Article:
Siemens' Global Plans


Enterprise Networks division to unveil revamped channel program


Siemens Enterprise Networks, a division of Siemens AG, this week at its partner conference here plans to unveil a new global channel program that provides more flexible partner designations and a global support infrastructure for U.S. solution providers.

The new program, expected to launch in May, standardizes the company's worldwide partner programs, providing improved communications for its 125 U.S.

solution providers and making it easier for them to do business overseas, said Audrey Baker, director of channel marketing at Siemens Enterprise Networks, Reston, Va. "Even if partners are not global today, no one wants to think they can't be global tomorrow," she said.

To support the new program, the communications equipment vendor also plans to launch a global partner portal that will offer access to training, product documentation, lead generation and technical support. Following the completion of a global SAP deployment, the site will also include order tracking, Baker said.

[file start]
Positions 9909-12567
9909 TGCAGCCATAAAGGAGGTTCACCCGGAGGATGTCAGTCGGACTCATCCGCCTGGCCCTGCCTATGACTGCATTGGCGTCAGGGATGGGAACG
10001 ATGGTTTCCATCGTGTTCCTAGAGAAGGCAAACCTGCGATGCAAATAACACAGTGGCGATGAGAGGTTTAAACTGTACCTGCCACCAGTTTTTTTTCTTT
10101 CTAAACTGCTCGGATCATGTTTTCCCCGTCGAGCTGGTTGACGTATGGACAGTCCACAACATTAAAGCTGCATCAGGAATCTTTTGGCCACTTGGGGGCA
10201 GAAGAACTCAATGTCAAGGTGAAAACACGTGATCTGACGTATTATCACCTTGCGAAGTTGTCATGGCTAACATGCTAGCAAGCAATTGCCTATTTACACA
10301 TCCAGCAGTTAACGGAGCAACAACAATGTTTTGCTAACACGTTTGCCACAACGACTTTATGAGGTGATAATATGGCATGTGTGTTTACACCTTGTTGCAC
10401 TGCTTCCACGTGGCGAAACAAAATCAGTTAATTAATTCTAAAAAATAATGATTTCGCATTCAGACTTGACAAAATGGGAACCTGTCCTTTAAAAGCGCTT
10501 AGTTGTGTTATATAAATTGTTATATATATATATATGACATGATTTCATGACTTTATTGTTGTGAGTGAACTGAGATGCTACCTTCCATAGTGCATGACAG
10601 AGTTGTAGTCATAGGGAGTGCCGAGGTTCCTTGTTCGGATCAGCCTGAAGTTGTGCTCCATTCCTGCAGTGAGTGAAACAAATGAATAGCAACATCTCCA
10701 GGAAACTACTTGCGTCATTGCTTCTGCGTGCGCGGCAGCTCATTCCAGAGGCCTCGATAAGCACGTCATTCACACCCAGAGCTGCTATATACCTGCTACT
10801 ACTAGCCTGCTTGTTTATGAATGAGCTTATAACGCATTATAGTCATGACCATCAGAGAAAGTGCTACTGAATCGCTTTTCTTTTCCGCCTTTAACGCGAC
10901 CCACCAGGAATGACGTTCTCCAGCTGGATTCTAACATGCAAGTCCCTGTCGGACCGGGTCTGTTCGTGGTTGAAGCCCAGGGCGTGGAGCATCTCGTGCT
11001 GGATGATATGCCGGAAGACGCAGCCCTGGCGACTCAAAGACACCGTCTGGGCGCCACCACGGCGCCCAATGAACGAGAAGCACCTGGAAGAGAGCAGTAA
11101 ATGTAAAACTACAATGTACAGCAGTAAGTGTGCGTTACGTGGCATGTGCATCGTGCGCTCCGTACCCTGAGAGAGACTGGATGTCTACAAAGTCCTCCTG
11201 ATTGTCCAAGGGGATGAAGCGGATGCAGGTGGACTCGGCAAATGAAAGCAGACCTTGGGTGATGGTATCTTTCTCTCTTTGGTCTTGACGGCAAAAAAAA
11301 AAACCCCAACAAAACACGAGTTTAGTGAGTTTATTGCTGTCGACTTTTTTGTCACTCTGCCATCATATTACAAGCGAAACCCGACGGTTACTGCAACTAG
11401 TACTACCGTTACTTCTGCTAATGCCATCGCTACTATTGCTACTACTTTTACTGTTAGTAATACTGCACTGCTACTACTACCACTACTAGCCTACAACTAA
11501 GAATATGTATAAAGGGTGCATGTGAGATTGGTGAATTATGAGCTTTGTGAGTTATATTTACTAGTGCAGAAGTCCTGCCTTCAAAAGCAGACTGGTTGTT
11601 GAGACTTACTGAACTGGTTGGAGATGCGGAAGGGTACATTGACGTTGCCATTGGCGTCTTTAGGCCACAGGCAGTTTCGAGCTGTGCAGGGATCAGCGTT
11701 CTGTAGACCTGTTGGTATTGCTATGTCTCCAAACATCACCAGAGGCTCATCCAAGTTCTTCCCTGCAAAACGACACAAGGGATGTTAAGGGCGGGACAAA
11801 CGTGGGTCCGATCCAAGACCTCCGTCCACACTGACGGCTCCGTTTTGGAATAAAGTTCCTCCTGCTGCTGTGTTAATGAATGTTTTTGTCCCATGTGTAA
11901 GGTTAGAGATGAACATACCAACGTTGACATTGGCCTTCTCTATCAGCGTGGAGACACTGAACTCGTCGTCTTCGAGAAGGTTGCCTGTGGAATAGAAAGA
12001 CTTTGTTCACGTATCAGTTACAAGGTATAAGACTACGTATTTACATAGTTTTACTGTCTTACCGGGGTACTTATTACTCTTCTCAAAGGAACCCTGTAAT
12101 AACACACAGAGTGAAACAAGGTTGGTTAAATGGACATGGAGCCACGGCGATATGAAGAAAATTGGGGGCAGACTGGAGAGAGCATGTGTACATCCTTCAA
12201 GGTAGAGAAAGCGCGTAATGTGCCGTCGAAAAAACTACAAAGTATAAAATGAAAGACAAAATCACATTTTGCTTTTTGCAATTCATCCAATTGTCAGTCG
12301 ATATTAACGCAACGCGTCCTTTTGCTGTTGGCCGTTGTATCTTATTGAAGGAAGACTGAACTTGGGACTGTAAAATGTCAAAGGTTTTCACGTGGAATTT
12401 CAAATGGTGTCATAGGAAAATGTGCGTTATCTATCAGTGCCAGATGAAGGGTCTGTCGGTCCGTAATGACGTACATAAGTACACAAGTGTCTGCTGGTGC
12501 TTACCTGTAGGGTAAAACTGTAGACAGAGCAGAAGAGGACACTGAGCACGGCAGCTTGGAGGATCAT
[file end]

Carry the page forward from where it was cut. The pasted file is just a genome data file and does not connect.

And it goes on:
The new program includes three partner levels: Solution, for top partners targeting large enterprises; System, for midlevel partners targeting small and midsize companies; and Product, the basic partner level.

Siemens Enterprise Networks said Solution partners must make a $500,000 volume commitment and have four trained product technicians and four trained sales representatives on staff. System partners have a $150,000 volume commitment and need three product technicians and two sales reps on staff. Product partners have no volume commitment but must employ two product technicians and one sales rep.

Under the new program, partners can sell whichever of the company's HiPath IP telephony products fit their business plans, as long as they achieve the necessary certifications, Baker said.

"[Vendors] are really keen on certifications, and it gets tougher and tougher to maintain them across multiple platforms," said Tim Stone, product management director at Norstan Communications, a telecommunications integrator in Minneapolis. The new strategy could open the program to smaller integrators that couldn't devote the necessary resources to achieving all of the certifications required under the previous program, he said.